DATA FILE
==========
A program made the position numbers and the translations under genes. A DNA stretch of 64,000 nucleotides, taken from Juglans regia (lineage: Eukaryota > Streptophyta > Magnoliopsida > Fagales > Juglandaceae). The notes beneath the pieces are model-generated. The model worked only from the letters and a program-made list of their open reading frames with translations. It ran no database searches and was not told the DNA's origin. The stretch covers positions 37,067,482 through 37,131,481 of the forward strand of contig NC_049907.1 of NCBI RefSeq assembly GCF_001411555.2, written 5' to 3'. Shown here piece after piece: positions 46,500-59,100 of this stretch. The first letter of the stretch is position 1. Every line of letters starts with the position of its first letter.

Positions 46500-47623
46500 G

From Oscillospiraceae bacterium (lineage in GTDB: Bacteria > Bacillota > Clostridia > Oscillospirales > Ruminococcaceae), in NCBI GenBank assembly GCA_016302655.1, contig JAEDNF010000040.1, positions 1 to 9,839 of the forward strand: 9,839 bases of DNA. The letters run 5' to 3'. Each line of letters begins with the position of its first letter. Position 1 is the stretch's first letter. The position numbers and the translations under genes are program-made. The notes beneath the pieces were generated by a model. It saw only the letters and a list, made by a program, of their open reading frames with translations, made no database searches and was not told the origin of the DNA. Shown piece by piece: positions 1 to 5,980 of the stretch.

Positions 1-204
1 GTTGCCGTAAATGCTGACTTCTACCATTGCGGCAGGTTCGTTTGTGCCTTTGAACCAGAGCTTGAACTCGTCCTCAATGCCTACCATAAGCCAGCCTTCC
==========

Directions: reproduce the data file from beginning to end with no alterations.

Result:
A program made the position numbers and the translations under genes. A DNA stretch of 64,000 nucleotides, taken from Juglans regia (lineage: Eukaryota > Streptophyta > Magnoliopsida > Fagales > Juglandaceae). The notes beneath the pieces are model-generated. The model worked only from the letters and a program-made list of their open reading frames with translations. It ran no database searches and was not told the DNA's origin. The stretch covers positions 37,067,482 through 37,131,481 of the forward strand of contig NC_049907.1 of NCBI RefSeq assembly GCF_001411555.2, written 5' to 3'. Shown here piece after piece: positions 46,500-59,100 of this stretch. The first letter of the stretch is position 1. Every line of letters starts with the position of its first letter.

Positions 46500-47623
46500 G

From Oscillospiraceae bacterium (lineage in GTDB: Bacteria > Bacillota > Clostridia > Oscillospirales > Ruminococcaceae), in NCBI GenBank assembly GCA_016302655.1, contig JAEDNF010000040.1, positions 1 to 9,839 of the forward strand: 9,839 bases of DNA. The letters run 5' to 3'. Each line of letters begins with the position of its first letter. Position 1 is the stretch's first letter. The position numbers and the translations under genes are program-made. The notes beneath the pieces were generated by a model. It saw only the letters and a list, made by a program, of their open reading frames with translations, made no database searches and was not told the origin of the DNA. Shown piece by piece: positions 1 to 5,980 of the stretch.

Positions 1-204
1 GTTGCCGTAAATGCTGACTTCTACCATTGCGGCAGGTTCGTTTGTGCCTTTGAACCAGAGCTTGAACTCGTCCTCAATGCCTACCATAAGCCAGCCTTCC